Here are some of the techniques used for Risk Identification
Most people are familiar with this process, and many have had disappointing results. In brainstorming a facilitator briefs the meeting attendees and asks the participants of the meeting to name risks that they think could occur in the project. The facilitator encourages the participants to name any risk they can think of, even ones that seem silly, and makes a list of the risks on a board or flip chart. What happens in brainstorming is that the ideas of one person generate new ideas from another person, and a kind of chain reaction takes place, producing the identification of many ideas about risk.
There are some problems with brainstorming that will affect the success you have with the technique. The main problem is that unless you have an excellent facilitator, there will be minimum participation from the attendees and few risks will be identified. This problem is even worse when there is a large difference in the status of the individuals attending. A person who is the supervisor of some of the participants may intimidate them or dominate the meeting.
This technique of group dynamics eliminates the problem of dominance, shyness, or intimidation that sometimes occurs in brainstorming meetings. In the Delphi technique the participants are anonymous to each other. This technique can be conducted with Internet messaging or even by e-mail and has the advantage that people can participate from many different locations.
In this technique the facilitator asks for input from the participants. He takes their ideas and consolidates them into a list that is sent to each participant. The participants then add ideas to those already listed. This circulation of the lists continues until no additional ideas are generated.
The Delphi technique creates a lot of work for the facilitator. All ideas have to be listed by the facilitator, who also usually has to telephone many of the participants in order to get them to participate in each round. The overall time to do the Delphi technique can be weeks depending on how dedicated the participants are.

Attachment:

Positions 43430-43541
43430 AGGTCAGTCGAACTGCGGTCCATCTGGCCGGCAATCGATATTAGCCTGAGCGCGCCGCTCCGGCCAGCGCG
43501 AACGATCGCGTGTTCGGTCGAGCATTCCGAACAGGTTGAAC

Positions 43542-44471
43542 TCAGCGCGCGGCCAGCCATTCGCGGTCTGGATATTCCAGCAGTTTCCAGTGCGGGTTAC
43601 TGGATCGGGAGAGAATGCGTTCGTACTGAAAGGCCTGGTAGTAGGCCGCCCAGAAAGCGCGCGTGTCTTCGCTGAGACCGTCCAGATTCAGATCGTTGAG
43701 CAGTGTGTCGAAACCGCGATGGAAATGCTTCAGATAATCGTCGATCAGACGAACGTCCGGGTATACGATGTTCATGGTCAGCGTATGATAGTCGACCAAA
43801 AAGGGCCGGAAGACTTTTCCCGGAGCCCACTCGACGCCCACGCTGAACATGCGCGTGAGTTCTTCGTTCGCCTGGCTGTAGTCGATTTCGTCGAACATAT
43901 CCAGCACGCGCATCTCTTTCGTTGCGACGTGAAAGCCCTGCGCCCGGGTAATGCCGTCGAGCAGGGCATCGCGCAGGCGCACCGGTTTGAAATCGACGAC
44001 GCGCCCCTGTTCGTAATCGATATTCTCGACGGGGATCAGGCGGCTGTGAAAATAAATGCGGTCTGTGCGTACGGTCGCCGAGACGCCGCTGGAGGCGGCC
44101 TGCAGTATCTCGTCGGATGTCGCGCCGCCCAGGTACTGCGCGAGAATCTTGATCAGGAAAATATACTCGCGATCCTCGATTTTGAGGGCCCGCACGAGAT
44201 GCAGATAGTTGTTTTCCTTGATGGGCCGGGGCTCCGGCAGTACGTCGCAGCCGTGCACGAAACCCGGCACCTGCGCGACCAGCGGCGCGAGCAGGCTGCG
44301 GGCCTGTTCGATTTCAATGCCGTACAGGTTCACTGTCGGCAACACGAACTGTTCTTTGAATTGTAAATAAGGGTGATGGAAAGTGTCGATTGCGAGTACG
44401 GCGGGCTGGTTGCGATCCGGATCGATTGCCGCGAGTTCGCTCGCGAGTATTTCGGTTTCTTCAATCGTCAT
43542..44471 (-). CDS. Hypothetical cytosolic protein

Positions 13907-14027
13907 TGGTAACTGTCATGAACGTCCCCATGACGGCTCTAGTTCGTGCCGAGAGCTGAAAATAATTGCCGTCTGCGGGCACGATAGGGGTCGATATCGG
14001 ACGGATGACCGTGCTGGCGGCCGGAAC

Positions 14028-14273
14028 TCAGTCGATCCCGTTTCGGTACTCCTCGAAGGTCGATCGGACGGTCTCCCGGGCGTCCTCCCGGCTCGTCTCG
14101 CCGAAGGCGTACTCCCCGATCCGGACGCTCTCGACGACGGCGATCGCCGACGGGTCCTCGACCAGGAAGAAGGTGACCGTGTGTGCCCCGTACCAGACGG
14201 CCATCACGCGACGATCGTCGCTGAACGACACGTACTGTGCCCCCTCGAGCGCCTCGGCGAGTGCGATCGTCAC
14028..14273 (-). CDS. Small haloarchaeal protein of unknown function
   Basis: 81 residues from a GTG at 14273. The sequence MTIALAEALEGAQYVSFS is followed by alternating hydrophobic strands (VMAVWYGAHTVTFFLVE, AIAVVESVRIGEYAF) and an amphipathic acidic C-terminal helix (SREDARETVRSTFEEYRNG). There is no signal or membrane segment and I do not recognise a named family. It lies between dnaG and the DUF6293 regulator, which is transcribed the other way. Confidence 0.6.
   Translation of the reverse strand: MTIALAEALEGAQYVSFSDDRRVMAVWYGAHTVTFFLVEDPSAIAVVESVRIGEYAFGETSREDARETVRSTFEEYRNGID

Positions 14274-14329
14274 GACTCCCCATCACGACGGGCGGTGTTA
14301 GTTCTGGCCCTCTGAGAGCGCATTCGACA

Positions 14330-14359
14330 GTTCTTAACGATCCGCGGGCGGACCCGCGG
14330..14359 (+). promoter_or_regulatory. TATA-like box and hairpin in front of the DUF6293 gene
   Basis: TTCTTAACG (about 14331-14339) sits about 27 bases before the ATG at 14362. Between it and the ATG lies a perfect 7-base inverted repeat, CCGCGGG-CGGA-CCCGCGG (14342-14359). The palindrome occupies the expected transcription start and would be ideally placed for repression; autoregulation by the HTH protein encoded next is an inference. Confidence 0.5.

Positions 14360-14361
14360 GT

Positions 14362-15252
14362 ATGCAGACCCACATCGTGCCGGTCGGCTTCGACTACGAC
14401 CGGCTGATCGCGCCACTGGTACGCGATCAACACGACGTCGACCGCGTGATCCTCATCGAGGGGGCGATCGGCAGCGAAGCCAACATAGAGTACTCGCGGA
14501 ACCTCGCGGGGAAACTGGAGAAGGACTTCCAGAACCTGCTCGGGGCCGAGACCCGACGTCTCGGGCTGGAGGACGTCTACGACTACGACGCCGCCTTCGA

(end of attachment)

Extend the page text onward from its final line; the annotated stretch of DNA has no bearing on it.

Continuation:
Nominal Group Technique.
This is another type of meeting technique. In nominal group the participants are known to one another as in brainstorming, but the ideas are submitted to the facilitator as written lists. This makes the ideas, if not the participants, anonymous. The facilitator lists the ideas on a flip chart or a board, and the participants add more ideas in another round of written lists until no additional ideas are added.
This technique reduces any status concerns or intimidation that might be present in a brainstorming session but does not eliminate it entirely. There is more work for the facilitator, but the nominal group method can be done in a single meeting, and participation improves over brainstorming even if some enthusiasm may be lost.
There might be experts available either inside or outside the company for a new project and a new kind of business. Expert interviews must be handled with care. If the project team is not prepared for the expert interview, much time can be wasted with the expert simply telling stories about his or her past exploits. An effort should be made to develop a list of questions for the expert.